Summary for Micaria subopaca (Araneae)
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About this speciesRecorded altitude range
15m to 673m
The species is almost confined to the south of England. It has also been found in Stirlingshire, and in Glasgow and Liverpool, but in view of the distance from its main centre of population in the south, there must be some doubt as to whether these northern records represent well-established populations or are chance importations. It is widespread in northern and central Europe.
Habitat and ecology
M. subopaca occurs mainly on trunks of pine trees, but has also been found at the base of oak trees and on railings. It is an ant-mimic, often found in company with ants, running on pine trunks in sunshine. Both sexes are adult from May to October.
The spider can be fairly numerous on pine trees in a number of places in the south of England, but records indicate an apparent decline. The isolated northern records may represent temporary colonies formed by accidental introductions, and it remains to be seen whether they will persist and whether other northern populations will be found.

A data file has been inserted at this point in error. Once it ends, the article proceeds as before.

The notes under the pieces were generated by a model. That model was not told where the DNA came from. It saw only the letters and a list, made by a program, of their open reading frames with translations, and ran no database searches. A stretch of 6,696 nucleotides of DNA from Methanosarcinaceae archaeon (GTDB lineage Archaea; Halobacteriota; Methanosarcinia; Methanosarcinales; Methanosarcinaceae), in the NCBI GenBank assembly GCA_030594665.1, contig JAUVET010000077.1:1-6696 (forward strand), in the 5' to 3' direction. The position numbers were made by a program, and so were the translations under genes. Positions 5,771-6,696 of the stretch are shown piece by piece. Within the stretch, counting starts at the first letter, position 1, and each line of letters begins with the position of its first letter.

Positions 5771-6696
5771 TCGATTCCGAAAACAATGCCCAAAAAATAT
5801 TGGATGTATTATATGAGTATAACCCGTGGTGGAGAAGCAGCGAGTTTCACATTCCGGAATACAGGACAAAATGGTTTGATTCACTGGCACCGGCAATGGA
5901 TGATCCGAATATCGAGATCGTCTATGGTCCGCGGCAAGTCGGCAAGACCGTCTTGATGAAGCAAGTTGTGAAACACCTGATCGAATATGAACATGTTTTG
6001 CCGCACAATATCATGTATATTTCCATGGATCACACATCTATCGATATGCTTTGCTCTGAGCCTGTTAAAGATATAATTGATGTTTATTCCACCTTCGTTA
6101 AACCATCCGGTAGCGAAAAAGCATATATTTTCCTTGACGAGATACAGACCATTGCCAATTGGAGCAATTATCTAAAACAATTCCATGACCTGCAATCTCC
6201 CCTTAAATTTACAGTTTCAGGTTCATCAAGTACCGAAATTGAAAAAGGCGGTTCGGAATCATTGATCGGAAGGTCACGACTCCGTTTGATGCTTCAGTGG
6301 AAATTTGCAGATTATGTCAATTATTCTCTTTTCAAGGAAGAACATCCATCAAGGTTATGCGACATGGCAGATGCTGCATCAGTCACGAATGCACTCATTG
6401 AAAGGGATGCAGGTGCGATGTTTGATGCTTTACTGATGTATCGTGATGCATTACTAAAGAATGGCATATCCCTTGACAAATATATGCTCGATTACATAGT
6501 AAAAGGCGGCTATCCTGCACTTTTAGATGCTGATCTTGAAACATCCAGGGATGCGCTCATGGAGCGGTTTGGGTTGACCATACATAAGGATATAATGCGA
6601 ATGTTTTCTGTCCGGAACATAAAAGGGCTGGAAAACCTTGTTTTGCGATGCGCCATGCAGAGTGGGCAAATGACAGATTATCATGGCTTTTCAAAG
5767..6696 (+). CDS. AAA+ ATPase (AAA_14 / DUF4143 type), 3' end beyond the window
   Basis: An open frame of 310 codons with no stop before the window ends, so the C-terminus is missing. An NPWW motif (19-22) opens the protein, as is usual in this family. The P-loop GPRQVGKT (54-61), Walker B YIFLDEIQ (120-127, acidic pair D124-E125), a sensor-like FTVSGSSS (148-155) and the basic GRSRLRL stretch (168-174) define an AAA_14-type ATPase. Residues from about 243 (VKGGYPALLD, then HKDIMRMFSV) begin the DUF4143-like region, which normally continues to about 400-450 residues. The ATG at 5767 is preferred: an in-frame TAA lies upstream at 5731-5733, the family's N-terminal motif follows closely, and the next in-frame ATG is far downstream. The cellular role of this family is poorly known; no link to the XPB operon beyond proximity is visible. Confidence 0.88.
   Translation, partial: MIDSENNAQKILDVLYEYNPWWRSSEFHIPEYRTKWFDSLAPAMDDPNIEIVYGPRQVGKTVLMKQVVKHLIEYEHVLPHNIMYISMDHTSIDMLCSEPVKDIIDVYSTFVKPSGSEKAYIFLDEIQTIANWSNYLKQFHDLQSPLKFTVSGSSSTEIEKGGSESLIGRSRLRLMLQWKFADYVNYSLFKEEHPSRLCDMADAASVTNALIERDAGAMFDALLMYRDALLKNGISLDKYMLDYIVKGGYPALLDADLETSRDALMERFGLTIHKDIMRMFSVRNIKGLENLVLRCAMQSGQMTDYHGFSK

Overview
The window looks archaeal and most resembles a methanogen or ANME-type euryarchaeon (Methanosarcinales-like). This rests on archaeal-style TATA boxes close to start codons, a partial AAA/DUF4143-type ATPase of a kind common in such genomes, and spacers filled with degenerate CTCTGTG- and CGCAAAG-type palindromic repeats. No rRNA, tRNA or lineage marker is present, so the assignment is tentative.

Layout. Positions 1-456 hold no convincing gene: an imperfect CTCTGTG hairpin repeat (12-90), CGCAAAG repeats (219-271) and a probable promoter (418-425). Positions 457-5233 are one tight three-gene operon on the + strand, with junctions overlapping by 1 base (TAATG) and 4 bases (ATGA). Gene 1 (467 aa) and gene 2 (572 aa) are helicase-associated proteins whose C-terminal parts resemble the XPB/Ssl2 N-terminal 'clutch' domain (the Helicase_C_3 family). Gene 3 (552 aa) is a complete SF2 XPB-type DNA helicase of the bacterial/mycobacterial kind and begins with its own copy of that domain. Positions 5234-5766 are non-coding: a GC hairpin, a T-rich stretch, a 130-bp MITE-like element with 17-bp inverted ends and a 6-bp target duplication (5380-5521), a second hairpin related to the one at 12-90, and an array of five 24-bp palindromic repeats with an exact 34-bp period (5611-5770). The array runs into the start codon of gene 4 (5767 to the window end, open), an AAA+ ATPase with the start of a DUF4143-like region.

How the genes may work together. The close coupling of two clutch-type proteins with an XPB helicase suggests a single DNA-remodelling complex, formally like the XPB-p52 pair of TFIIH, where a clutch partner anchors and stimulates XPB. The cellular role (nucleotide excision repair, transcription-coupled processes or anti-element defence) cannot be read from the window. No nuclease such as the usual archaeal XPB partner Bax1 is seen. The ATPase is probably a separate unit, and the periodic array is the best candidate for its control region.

Threats include the loss of old trees in sunny situations and the loss of heathland to development or seral succession.
Management and conservation
Old trees in sunny situations should be retained and seral succession prevented from shading existing trunks.
Text based on Dawson, I.K., Harvey, P.R., Merrett, P. & Russell-Smith, A.R. (in prep.). References
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